VACCINE PLAN AIMS TO PROTECT 99% OF THOSE AT RISK

    The initial plan to roll out a coronavirus vaccine to older members of society, care home workers and those most vulnerable to the disease will protect 99% of those at risk of death from Covid-19, an expert has said.

    Joint Committee on Vaccination and Immunisation chairman Professor Wei Shen Lim said priority groups “may change” but it is likely is they would start with care home residents and workers.

    This would be followed by older individuals, going down age groups to the over-60s.

    “If phase one is completed then we will have protected hopefully over 99% of those individuals who are at risk of dying from Covid-19,” he said.

  • Dan Keane

    GERMANY RECORDS HIGHEST DAILY DEATHS SINCE APRIL

    Germany has recorded its highest daily death toll since April as it battles a significant second wave of infections.

    The country, widely praised for its handling of the pandemic in the Spring, recorded 18,487 new infections and 261 deaths in a day, the Robert Koch Institute for infectious diseases said.

    It comes as Chancellor Angela Merkel plunged Europe's largest economy back into lockdown at the beginning of this month, with restaurants, gyms and theatres shut down in a bid to stem transmission of the bug.

    “The numbers are rising but not as strongly,” health minister Jens Spahn told German broadcaster RTL.

    “This is encouraging but it is not enough.”

  • Dan Keane

    RUSSIA CLAIMS ITS VACCINE IS 92% EFFECTIVE

    Russia claims that its 'Sputnik V' vaccine is 92% effective at preventing people from coronavirus, according to interim trial results.

    The country became the first to register its vaccine for public use in August – despite warnings from experts that the move was premature.

    The interim results are based on data from the first 16,000 trial participants to receive both shots of the two-dose vaccine.

    An interim analysis was conducted after 20 participants in the trial developed COVID-19 and examined how many had received the vaccine versus a placebo.

    But that number is significantly lower than the 94 infections in the trial of a vaccine being developed by Pfizer Inc and BioNTech.

  • Dan Keane

    AIRLINE BOSS SAYS FAILURE TO ISSUE HOLIDAY REFUNDS IS 'THEFT'

    Travel companies' failure to issue refunds for cancelled holidays is “a bit like theft”, according to the boss of Jet2.

    Steve Heapy, chief executive of the airline and tour operator, claimed delays in making payouts during the pandemic has given “a very bad impression” of the travel industry.

    It comes after research by consumer group Which? claimed that over £1 billion is being withheld in partial or full refunds from package holiday customers.

    Mr Heapy told PA: “Some companies in the travel sector have not been refunding customers, which I think gives a very bad impression for the travel industry as a whole.”



  • Dan Keane

    FREEDOM PASS

    A positive coronavirus test could soon mean a three-month “freedom pass” for patients after quarantining for two weeks.

    Government advisor Prof Sir John Bell said they would be protected for at least 90 days so should be able to do what they want.

    He told the Commons Science Committee the policy would lead to people queuing for tests, rather than avoiding them.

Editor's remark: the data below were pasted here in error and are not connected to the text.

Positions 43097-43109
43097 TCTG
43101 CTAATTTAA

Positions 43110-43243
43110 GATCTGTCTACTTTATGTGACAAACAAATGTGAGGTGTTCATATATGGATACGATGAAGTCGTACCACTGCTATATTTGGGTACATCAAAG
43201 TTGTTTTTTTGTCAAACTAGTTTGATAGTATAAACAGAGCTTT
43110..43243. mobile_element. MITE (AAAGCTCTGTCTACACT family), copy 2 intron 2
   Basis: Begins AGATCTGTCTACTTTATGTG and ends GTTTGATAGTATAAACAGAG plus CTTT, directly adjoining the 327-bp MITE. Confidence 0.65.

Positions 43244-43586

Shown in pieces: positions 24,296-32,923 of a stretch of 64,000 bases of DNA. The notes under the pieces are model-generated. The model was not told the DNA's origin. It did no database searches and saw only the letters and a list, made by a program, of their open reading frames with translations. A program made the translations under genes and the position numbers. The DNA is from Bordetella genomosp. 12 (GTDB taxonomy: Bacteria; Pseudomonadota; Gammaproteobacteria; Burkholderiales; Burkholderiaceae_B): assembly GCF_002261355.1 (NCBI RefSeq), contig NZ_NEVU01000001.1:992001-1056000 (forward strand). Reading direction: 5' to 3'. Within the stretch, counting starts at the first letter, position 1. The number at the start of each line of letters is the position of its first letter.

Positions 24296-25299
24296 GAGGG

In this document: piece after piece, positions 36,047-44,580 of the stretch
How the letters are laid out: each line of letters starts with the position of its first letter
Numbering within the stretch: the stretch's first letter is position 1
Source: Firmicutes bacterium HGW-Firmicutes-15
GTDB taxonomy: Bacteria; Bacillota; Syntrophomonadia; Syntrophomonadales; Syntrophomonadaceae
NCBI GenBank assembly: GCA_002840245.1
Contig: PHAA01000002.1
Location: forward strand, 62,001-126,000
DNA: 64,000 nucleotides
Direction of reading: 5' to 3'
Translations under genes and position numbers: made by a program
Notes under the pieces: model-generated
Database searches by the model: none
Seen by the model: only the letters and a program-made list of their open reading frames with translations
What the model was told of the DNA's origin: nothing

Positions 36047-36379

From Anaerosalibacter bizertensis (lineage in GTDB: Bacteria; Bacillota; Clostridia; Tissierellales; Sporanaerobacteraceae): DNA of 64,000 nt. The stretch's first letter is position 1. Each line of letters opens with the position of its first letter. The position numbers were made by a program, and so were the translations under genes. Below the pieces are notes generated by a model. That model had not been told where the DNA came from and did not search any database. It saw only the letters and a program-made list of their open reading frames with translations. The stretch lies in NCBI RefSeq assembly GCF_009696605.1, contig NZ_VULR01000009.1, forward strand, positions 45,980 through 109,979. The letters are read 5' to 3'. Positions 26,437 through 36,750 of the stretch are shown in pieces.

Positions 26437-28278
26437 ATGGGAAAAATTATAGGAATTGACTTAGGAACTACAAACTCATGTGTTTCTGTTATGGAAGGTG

The University of Oxford expert said it would “reopen society” and get people back on trains, in cinemas and to football matches.

    You can read our full report here.

  • Dan Keane

    VACCINE IS 'EFFECTIVE AND SAFE'

    Dr David Nabarro, one of the World Health Organisation's (WHO) special envoys on Covid-19, said it is “necessary” for people to understand that the coronavirus vaccine is “effective and safe”.

    Addressing the Pfizer/BioNTech vaccine announcement, he told Sky News: “I'm smiling, and I'm happy, because I think we've all been waiting for the news that there will be at least one vaccine candidate.

    “Let's be clear though, this is not going to be available in large amounts for quite some time, the new vaccine.”

    He added: “It's going to be necessary to really make sure that everybody believes this to be an effective and safe vaccine.

    “So there is still work to be done to go through all of the safety protocols.”

  • Dan Keane

    THEY'RE COMING HOME

    University students will be allowed to travel home in early December after England's four-week lockdown ends, the government has announced.

    Universities will switch to online tuition by December 9 while students will be encouraged to return home during a “travel window” through the preceding week, which will also involve staggered departure times.

    The government has said it will help universities test as many students as possible before the travel window, and those testing positive must self-isolate for 10 days.

    “You can never eliminate the risk — we're amidst a pandemic,” Universities Minister Michelle Donelan told Sky News this morning.

    “What we're doing, is trying to manage that risk, reduce it and give students the confidence to go home.”

  • Dan Keane

    SCIENTISTS 'REALLY HOPEFUL' OF JAB BEFORE XMAS

    Professor Shattock added that scientists were “really hopeful” of news on another vaccine before Christmas.

    “Obviously, the AstraZeneca/Oxford vaccine, we anticipate that there may be a result anytime soon, before Christmas,” he told the BBC.

    “And there are a number of other vaccines that may come through shortly after that.”

    He added: “All these vaccines will have different levels of immunity and may be useful for different populations, so we need as many vaccines as possible to be able to combat this pandemic, and make them globally available.”



  • Dan Keane

    VACCINE ANNOUNCEMENT IS 'GREAT NEWS', SAYS EXPERT

    Professor Robin Shattock, who is leading Imperial College London's Covid-19 vaccine effort, said the Pfizer/BioNTech announcement is “great news” for all those working on vaccines.

    “It's great news, it's still early, but it's the first evidence that this is a vaccine-preventable disease,” he told BBC Breakfast.

    Asked which stage the Imperial vaccine is at, Prof Shattock said: “We're using a similar technology, it's RNA-based.

    “Ours is slightly different because it has an amplification process that means we can use a lower dose.